A group of paediatricians has warned parents not to give children consummate amounts of fruit juice in a bid to boost their vitamin and mineral intake. Those parents who give juice to children younger than six months risk undermining their health in the long run, according to the American Academy of Paediatrics' (AAP) committee of nutrition.

In the May issue of journal Paediatrics (2001; 107: pp1210-1213), committee members revealed: "Fruit juice offers no nutritional benefit for infants younger than 6 months." For young children, too much fruit juice can mean tooth decay, diarrhoea and stomach pain. In the most severe cases it can cause malnutrition in infants.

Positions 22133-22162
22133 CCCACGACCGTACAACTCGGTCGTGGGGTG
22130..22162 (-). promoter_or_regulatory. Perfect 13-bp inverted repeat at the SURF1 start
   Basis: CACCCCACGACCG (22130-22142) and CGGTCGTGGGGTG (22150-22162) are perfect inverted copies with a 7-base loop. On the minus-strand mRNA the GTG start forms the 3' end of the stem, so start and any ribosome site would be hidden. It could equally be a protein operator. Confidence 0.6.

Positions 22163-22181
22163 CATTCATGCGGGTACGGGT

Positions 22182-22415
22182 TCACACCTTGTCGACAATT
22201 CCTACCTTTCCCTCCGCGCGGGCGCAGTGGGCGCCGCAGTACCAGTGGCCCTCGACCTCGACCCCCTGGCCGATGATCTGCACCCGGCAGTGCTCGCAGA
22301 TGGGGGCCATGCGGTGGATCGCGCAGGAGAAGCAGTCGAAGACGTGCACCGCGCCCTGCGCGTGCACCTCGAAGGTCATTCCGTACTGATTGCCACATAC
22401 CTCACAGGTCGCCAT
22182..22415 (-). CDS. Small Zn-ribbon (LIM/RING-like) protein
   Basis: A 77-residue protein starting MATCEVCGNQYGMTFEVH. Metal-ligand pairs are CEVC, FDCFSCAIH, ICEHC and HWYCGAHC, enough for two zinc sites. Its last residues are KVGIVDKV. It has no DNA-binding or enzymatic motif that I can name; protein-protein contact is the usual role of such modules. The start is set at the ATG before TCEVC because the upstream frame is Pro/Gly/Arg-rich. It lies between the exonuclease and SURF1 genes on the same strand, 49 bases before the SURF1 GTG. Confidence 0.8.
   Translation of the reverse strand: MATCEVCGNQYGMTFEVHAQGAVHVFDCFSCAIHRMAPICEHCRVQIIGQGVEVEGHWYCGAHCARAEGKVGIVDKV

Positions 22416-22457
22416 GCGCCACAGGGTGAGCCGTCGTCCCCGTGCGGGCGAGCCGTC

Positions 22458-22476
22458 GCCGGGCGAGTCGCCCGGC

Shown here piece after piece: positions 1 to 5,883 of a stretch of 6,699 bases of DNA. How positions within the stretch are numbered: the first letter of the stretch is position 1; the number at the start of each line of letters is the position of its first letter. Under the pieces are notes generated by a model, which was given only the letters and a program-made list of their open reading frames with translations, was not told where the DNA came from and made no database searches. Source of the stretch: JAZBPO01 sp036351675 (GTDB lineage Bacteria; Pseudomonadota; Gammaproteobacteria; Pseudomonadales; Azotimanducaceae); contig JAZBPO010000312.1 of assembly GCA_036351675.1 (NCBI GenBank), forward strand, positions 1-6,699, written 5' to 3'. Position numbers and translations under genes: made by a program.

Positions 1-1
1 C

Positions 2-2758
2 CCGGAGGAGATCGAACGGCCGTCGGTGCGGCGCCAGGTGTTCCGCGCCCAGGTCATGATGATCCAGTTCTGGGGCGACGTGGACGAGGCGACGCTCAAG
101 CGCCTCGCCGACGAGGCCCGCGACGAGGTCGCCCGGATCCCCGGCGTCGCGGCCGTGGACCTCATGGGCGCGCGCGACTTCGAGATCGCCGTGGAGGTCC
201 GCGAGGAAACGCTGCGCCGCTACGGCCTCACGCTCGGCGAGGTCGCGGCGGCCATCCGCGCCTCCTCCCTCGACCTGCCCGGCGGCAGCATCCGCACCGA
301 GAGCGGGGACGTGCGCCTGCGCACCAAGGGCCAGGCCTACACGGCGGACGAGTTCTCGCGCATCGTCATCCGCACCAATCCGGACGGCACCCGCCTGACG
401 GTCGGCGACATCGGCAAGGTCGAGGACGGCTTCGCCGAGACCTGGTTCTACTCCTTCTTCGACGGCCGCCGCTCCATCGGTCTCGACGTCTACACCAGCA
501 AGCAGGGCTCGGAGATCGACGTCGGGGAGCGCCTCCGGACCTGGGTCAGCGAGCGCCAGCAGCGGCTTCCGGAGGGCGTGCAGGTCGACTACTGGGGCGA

Nutritionists also believe that the trend for increasing consumption of fruit juice is contributing to an increase in child obesity. Committee member Dr William J. Cochran argued: "About 20% of kids in the US are overweight because they consume excess calories from beverages."

According to the report, children are the largest consumers of juice in the country, and by the age of one, 90% of infants in the US are drinking juice.

The committee recommends that parents limit juice intake to 4-6 ounces for 1- to 6-year-olds and 8-12 ounces for older children of 7- to 18-years. Parents should also avoid giving infants juice from "sippy cups" or at bedtime, when the acids can attack the teeth.